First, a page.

(1) If there is an award for scoring self-goals with intellectuals and thought leaders in the country and outside, the BJP will win that award hands down. Good friend Harikiran brought my attention to this story in NDTV. This is not the first time that Subramanian Swamy had expressed his distaste for Raghuram Rajan, in public. He had penned an article for THE HINDU in September 2015 and I had responded to that in a blog post on that occasion as well.
Writing a letter to the Prime Minister on any matter is his prerogative. But, asking the PM to ‘sack’ (strong word) the RBI Governor and then releasing that letter to the public is in very poor taste.
(2) The Congress and UPA for all their faults did not treat RBI governors like this. The anti-intellectualism in the party (BJP) is an impressive gift to the Opposition.
(3) Intellectuals and English-language newspapers and their editors may not bring BJP votes but they can cause a lot of perception damage for the government in the outside world. They will orchestrate a campaign that, among other things, this government suffers from intellectual intolerance.
(4) Ironically, this government has been wooing the outside world far more aggressively than the previous government ever did. Isn’t that mentally very un-Indian?
(5) I have heard from Dr. Subbarao about the exemplary respect that the Finance Minister P. Chidambaram showed him. He respected the position and accorded the respect and courtesy due to RBI Governor’s role, even though he came from FinMin to RBI. (Pl. note that this is not to be confused as a defence of Mr. Chidambaram’s sophistry as is evident here)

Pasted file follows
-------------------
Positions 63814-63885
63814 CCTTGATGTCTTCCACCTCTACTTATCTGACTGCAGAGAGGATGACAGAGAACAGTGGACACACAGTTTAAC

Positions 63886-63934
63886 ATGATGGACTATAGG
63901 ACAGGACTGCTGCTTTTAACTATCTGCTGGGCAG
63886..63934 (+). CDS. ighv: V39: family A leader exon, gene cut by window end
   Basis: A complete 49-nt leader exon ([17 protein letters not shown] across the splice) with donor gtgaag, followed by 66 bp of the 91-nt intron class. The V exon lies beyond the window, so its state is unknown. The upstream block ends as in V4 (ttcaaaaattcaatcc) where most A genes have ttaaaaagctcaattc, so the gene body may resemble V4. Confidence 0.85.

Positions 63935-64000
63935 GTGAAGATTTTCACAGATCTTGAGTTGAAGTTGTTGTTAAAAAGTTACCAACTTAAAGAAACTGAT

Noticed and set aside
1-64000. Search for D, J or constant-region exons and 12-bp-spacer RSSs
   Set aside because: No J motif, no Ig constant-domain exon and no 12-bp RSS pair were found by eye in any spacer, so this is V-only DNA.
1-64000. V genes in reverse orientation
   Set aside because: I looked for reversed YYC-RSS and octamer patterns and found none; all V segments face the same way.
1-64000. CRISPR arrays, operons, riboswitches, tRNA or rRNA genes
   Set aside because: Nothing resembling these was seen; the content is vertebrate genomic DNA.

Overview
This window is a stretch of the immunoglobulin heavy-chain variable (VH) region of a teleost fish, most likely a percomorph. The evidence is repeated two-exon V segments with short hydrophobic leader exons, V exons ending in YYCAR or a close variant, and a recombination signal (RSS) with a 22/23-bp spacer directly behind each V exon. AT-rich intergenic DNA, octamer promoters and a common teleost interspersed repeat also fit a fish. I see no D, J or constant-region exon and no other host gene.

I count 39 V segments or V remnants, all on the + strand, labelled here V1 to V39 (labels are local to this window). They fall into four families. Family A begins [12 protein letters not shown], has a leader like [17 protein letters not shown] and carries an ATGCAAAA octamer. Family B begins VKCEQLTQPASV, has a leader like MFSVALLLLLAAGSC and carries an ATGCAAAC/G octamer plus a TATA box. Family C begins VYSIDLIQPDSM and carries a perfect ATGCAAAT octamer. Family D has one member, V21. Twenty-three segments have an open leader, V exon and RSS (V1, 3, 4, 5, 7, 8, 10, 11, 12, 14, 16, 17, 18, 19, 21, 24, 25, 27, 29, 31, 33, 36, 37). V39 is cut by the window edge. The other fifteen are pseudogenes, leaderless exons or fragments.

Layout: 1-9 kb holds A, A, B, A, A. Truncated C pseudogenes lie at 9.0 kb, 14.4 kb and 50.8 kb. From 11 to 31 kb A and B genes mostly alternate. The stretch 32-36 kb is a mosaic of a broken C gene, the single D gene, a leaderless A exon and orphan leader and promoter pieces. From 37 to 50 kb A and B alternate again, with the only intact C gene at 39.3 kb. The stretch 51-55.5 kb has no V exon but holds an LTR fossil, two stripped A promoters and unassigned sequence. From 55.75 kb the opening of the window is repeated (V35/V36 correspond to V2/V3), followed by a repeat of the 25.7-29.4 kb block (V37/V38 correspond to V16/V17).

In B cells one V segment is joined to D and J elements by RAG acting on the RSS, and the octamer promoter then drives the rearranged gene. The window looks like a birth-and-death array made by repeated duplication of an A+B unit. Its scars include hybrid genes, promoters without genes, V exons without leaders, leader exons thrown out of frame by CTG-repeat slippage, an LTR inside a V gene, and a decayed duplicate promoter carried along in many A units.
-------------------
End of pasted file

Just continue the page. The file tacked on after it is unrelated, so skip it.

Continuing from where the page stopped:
(6) If being mentally Indian counted for India, India should be a developed country by now, in every respect.
(7) Renewing a green card is not a crime. In 2019, if India’s fortunes turned for the worse, many would like to have the option. Not just RR.
(8) On interest rates, economists can debate it ad nauseam and ad infinitum, without reaching any conclusion. The first thing economists learn about any theory is that it holds good if thing stayed constant. That is why they are not the same as physical theories but just points of departure.
(9) The Indian economy struggled even when the country had mentally Indian governors. Of course, that was in UPA times which did most things under its power to hurt the Indian economy.
(10) The last time the Indian economy boomed was between 2003-08. That was when global economy boomed. Interest rates came down in the West and corporate balance sheets in India were in fine fettle.
(11) That is the point. Regardless of interest rates, other factors are not constant or equal. Exports are declining. Two back-to-back failed monsoons. Fiscal consolidation for two years because of credit rating downgrade risks and fears. Banks with broken balance sheets and corporations groaning under debt. Do low interest rates matter, in these circumstances? I am willing to stick my long neck out and say NO. For economists and others with interest (pun intended) on the matter, this paper I wrote in September 2015 should be an interesting read. The subject matter is precisely this: ‘Do interest rates matter?’